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Health Design

Health Design

How space design influences the behavior of people with autism spectrum disorders.


Autism is a developmental disorder that is usually associated with childhood: children are indeed the most common subjects of studies on this condition and educational projects. Autistic children then become adults who, as they age, see their respective parents aging as well, whose physical and psychological strength to support them diminishes, and struggle to find activities and services specifically designed to improve their condition.

For this reason, since 2020, the A18 Foundation has been conducting activities for adults and adolescents with Autism Spectrum Disorder, creating growth opportunities aimed at enhancing their cognitive, social, and affective abilities, promoting their independence, self-esteem, and autonomy, just like in the project we support: Health Design.

The initiative involves the construction of an Autism Center in Selargius (CA) that will accommodate a maximum of 15 people in the residential area and 30 in the daily and outpatient department. The goal is to improve the quality of life of people with autism who attend the Center by creating an environment designed and implemented to make them feel comfortable: this will help them reduce anxiety levels, stress, anger outbursts, and frustrations.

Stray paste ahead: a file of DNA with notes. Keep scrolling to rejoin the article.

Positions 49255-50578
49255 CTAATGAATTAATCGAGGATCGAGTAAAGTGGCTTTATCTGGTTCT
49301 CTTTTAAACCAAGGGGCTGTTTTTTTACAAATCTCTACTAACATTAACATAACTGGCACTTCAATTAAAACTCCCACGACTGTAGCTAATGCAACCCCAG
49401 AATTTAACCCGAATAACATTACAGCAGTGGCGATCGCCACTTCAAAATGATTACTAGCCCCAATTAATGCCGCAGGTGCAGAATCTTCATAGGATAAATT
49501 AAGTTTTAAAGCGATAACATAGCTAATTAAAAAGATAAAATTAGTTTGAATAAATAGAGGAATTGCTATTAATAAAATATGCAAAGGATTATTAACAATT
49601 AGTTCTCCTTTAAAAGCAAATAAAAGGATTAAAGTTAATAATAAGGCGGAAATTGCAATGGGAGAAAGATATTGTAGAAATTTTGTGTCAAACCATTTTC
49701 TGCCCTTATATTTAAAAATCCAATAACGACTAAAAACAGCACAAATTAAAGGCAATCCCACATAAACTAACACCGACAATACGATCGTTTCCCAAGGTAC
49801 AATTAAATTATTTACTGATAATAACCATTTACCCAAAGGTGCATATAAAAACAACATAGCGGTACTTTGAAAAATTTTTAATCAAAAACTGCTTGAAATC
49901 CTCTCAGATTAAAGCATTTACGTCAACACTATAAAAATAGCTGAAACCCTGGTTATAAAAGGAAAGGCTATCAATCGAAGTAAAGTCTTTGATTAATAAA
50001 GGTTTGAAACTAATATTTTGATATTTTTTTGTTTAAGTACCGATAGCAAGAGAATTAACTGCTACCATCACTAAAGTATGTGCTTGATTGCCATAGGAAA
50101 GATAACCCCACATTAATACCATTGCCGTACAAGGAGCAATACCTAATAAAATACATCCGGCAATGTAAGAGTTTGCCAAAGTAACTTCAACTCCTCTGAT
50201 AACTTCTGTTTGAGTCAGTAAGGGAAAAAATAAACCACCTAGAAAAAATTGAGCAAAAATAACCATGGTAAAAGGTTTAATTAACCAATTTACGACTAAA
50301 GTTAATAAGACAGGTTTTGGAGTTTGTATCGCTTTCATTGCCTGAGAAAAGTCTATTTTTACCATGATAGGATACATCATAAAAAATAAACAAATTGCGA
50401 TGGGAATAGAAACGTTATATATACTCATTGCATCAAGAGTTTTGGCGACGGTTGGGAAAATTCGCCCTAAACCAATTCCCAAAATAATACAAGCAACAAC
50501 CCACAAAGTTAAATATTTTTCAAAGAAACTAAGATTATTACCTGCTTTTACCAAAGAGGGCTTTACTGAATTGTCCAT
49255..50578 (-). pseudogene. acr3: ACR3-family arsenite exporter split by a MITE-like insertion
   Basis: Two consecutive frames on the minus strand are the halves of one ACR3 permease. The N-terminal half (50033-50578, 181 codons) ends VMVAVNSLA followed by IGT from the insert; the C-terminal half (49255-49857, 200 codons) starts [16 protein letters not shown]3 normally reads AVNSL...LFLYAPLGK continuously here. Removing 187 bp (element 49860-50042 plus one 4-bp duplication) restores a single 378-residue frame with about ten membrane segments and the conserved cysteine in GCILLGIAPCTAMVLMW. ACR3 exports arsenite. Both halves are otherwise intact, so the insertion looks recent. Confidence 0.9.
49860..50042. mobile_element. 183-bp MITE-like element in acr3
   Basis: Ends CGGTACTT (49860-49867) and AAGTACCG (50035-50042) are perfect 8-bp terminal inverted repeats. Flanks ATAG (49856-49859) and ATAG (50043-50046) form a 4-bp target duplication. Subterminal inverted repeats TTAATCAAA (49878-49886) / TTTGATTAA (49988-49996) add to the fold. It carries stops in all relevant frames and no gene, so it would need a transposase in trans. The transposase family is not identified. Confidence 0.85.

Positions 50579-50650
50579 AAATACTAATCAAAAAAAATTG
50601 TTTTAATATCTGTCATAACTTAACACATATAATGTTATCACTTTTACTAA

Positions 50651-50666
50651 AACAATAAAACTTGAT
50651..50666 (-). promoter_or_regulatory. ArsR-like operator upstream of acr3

Health design, in fact, involves numerous architectural measures useful to achieve this result: in terms of space organization, areas are given a sense of order, rigor, and cleanliness, prioritizing safety and calmness, making sources of danger inaccessible (such as automatic shutters, thermostatic running water, or retractable window handles), favoring soft colors and warm lights, and trying to make the environments quiet through silent air exchange systems or thick walls lined with neoprene for particularly agitated individuals.

Common areas will become spaces dedicated to creativity where each person can personalize and decorate that area as they wish: the dining hall, corridors, living rooms, workshops, and bedrooms will become a sort of protected atelier "Kobo A18," which in Japanese means "workshop."

Finally, we will exploit the stress-relieving and relaxing properties of nature to create a healing garden dominated by greenery, flowers, and water features with scents and smells of nature with which people can also interact by tending to the vegetable garden, plants, walking along pedestrian paths, or exercising outdoors.

Everything will be followed and curated by the specialized staff of the Center consisting of psychologists, psychiatrists, computer scientists, agronomists, and, for the more creative part, an artistic director who has had similar experiences in Japanese workshops, providing the hosted children and adults and their families with an environment capable of positively influencing the behavior of people with autism spectrum disorders with a long-lasting impact over time.



Location: Cagliari

Organization: A18 Autism Foundation

Beneficiaries: Children and adults with autism spectrum disorders

Contribution: €150,000

Duration: September 2022 – December 2023